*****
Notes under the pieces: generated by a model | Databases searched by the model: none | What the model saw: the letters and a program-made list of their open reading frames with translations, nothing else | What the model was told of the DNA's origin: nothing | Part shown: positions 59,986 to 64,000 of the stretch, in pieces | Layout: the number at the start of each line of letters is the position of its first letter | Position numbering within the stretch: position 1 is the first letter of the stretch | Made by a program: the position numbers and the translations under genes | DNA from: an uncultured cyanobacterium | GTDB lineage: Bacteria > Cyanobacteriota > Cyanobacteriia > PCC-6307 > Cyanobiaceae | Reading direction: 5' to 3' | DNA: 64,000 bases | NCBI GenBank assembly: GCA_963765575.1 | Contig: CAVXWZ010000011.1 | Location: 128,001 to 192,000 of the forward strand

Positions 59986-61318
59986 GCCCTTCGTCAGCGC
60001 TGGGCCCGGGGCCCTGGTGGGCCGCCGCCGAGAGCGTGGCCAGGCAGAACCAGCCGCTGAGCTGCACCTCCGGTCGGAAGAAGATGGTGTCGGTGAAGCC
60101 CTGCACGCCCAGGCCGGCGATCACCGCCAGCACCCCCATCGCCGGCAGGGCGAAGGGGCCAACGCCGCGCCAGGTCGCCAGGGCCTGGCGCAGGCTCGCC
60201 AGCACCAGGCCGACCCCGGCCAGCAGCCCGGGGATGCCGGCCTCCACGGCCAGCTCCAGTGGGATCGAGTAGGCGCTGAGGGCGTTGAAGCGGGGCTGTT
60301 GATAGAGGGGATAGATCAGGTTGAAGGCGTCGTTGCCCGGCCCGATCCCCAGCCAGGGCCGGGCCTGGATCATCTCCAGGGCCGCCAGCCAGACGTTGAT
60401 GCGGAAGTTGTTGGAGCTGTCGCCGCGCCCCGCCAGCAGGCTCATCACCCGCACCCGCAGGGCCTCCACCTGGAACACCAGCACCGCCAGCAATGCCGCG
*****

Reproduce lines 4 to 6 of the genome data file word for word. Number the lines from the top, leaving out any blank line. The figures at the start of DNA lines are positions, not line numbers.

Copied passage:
60001 TGGGCCCGGGGCCCTGGTGGGCCGCCGCCGAGAGCGTGGCCAGGCAGAACCAGCCGCTGAGCTGCACCTCCGGTCGGAAGAAGATGGTGTCGGTGAAGCC
60101 CTGCACGCCCAGGCCGGCGATCACCGCCAGCACCCCCATCGCCGGCAGGGCGAAGGGGCCAACGCCGCGCCAGGTCGCCAGGGCCTGGCGCAGGCTCGCC
60201 AGCACCAGGCCGACCCCGGCCAGCAGCCCGGGGATGCCGGCCTCCACGGCCAGCTCCAGTGGGATCGAGTAGGCGCTGAGGGCGTTGAAGCGGGGCTGTT